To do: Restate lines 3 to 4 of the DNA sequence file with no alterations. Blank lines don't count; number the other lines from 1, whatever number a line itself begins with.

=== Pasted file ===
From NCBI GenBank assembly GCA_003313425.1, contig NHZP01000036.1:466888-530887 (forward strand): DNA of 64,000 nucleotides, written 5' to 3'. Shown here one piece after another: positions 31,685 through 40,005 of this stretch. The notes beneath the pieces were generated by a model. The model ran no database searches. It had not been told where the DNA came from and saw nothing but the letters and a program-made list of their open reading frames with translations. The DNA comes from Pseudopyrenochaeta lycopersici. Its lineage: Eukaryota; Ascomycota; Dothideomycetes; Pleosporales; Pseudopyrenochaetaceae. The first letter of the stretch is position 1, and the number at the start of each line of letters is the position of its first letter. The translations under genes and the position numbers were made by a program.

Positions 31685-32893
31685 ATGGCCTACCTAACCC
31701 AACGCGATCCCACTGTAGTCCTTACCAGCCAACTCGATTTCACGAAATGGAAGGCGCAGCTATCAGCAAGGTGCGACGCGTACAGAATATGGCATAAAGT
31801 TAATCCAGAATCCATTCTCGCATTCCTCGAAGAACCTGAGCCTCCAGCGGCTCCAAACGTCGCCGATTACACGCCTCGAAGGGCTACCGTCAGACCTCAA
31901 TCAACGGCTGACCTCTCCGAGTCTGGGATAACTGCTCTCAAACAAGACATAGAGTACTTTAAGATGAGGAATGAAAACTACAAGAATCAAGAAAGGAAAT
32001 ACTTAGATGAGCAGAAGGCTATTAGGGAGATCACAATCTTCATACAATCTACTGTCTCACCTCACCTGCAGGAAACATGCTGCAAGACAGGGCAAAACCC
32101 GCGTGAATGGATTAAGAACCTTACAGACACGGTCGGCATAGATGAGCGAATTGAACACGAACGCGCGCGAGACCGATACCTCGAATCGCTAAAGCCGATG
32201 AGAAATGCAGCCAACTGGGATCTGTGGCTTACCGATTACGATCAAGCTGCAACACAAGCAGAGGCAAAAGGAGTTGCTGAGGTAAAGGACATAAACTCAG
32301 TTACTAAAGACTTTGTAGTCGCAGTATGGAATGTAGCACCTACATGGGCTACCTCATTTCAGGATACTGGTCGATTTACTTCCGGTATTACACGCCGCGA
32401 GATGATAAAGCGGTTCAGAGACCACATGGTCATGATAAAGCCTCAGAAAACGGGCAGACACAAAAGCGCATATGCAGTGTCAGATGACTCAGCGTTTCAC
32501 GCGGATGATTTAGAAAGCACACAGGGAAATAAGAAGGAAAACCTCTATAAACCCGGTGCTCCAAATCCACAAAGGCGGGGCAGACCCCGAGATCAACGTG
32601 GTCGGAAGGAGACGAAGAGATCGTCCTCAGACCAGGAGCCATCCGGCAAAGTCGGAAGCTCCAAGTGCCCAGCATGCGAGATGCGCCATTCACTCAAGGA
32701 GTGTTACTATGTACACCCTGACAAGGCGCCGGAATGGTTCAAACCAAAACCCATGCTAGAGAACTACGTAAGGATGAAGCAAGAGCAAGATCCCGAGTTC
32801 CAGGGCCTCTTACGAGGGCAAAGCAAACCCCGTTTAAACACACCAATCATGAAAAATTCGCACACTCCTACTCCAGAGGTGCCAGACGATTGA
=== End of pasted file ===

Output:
31685 ATGGCCTACCTAACCC
31701 AACGCGATCCCACTGTAGTCCTTACCAGCCAACTCGATTTCACGAAATGGAAGGCGCAGCTATCAGCAAGGTGCGACGCGTACAGAATATGGCATAAAGT